Latest NewsJustin Coombes’ solo exhibition, In Indra’s Net Visiting Speakers Programme 2021-23 Biotic Resistance: Eco-Caribbean Visions in Art and Exhibition Practice Virtual Open Day at the Ruskin Ruskin Statement on Racism Ruskin students selected for the Bloomberg New Contemporaries 2021
Biotic Resistance: Eco-Caribbean Visions in Art and Exhibition Practice
As John Ruskin's 150th Anniversary approaches, Dr Giulia Smith and Dr Kate Keohane have organised a series of seminars devoted to exploring the intersection of art, literature, and environment in the transnational Caribbean.
Seminars will run on Zoom every Thursday between 16:00 - 18:00 GMT throughout November 2021, with a concluding roundtable on Monday the 29th from 16:00 - 17:00.
Biotic Resistance: Eco-Caribbean Visions in Art and Exhibition Practice is an online research series devoted to exploring the intersection of art, literature, and environment in the transnational Caribbean. The event is jointly organised by the Ruskin's Leverhulme Early Career Research Fellows, Dr Giulia Smith and Dr Kate Keohane. A central objective is to highlight the role that artists and thinkers with Caribbean heritage have played in shaping a planetary consciousness that is uniquely suited to thinking through the ecological emergencies of the present.
Importantly, the series is not bound by chronological focus, but supports research that draws transhistorical connections between the colonial era, the period of independence and the contemporary. The climatic phenomena that currently make the Caribbean one of the most ecologically vulnerable regions in the world are inextricable from the history of this region as a site of colonial extraction and exploitation.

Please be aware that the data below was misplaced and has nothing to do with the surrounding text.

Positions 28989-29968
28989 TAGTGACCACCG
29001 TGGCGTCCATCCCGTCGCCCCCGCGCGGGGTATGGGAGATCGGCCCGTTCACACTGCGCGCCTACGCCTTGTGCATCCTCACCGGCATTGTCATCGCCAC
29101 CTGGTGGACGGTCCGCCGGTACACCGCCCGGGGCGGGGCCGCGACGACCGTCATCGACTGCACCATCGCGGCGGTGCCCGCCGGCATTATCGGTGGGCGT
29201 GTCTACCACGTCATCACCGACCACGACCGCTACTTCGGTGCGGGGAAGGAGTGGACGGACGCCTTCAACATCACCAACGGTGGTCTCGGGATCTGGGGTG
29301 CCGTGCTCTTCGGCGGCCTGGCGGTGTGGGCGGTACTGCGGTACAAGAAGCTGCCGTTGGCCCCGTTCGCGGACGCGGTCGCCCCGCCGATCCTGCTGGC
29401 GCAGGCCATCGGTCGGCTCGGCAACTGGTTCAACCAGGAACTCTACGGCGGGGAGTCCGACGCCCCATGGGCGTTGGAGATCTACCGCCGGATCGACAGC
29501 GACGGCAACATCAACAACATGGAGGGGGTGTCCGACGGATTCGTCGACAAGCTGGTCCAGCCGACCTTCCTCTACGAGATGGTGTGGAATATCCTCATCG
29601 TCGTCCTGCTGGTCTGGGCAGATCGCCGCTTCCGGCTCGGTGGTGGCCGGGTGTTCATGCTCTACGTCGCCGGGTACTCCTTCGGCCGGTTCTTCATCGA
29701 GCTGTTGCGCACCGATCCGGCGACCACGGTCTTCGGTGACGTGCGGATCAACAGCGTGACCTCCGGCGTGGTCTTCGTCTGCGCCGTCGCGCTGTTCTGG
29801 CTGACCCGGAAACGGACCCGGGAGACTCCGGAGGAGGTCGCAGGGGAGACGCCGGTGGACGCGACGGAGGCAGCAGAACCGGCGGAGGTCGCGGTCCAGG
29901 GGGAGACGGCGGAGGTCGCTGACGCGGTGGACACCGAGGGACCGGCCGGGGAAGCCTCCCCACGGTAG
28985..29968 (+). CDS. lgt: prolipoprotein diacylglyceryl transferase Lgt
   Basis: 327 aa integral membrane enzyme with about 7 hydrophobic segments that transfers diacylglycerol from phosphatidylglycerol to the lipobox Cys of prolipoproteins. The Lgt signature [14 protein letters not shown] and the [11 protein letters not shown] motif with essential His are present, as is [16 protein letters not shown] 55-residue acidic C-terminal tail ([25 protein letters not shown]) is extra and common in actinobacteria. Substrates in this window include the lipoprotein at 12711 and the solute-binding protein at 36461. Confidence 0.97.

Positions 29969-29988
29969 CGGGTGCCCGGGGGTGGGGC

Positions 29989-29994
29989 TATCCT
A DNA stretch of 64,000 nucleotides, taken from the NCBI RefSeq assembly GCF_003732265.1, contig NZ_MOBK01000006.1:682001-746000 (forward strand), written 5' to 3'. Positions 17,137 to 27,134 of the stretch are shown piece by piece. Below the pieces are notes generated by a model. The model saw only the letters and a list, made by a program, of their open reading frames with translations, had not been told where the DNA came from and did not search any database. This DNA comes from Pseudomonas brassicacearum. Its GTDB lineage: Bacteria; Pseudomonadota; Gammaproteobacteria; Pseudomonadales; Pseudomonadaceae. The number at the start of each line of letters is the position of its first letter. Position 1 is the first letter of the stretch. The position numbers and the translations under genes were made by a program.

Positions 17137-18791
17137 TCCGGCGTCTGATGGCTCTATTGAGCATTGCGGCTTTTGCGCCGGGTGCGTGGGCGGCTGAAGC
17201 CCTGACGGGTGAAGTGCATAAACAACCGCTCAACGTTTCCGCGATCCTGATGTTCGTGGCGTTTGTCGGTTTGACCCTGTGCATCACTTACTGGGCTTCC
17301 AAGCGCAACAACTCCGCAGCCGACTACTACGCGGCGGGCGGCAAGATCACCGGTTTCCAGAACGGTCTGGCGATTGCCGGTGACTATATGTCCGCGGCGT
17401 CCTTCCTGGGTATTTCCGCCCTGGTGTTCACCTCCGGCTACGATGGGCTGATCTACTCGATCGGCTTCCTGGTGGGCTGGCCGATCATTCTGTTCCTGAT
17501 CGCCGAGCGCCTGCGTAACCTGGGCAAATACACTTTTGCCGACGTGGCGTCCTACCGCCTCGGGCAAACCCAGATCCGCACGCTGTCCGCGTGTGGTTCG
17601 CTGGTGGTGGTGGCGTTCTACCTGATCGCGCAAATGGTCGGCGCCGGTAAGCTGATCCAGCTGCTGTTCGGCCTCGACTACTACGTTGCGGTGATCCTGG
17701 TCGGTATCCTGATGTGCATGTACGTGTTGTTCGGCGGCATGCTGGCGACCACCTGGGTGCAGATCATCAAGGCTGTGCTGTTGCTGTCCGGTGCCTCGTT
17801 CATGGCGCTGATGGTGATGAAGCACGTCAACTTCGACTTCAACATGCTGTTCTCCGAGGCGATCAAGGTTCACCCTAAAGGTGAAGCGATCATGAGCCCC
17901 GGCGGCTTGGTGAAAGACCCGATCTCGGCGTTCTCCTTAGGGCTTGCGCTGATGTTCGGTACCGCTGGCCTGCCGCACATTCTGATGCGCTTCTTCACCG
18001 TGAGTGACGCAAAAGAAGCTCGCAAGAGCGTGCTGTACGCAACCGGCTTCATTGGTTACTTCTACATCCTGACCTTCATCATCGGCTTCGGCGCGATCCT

Starting in the fifteenth century, the European colonisation of the Caribbean initiated one of the most dramatic shifts in the ecological organisation of the planet, so much so that some have taken the conquest of the Americas to mark the beginning of the Anthropocene. Never before had the world witnessed such a monumental operation of transoceanic transplantation: soils, seeds, animals and humans were shipped to the Caribbean from every corner of the world; while the region’s native resources were fed into an exponentially growing trade in tropical goods. Pivoting on the economy of the plantation, this violently exploitative traffic in both animate and inanimate commodities underpins the development of the phenomenon art historians call ‘modernity’ (‘plantationocene’ for Donna Haraway and others) and epitomises the centrality of the Caribbean in the formation of a globally connected market with irreversible anthropogenic effects on the planet.
Today, as the Caribbean remains at risk of devastating forms of neo-colonial resource extraction, growing numbers of artists and scholars are turning to the politics of ecology to advocate for the region’s effective decolonisation as well as for more sustainable futures for the world at large. This vindication of the Caribbean as a frontline of planetary survival has prompted a reassessment of the work of historic authors and artists (from Sylvia Wynter to Èdouard Glissant, from Aubrey Williams to Wifredo Lam and Everald Brown) who placed the natural world at the forefront of the struggle against colonialism. ‘Biotic Resistance: Eco-Caribbean Visions in Art and Exhibition Practice’ takes stock of these invaluable theoretical and activist engagements, and reflects upon their implications through a transdisciplinary approach to art history.
Biotic Resistance: Eco-Caribbean Visions in Art and Exhibition Practice is supported by the British Academy, Leverhulme Trust, and the Paul Mellon Centre for Studies in British Art.
The series is hosted the Ruskin School of Art, University of Oxford.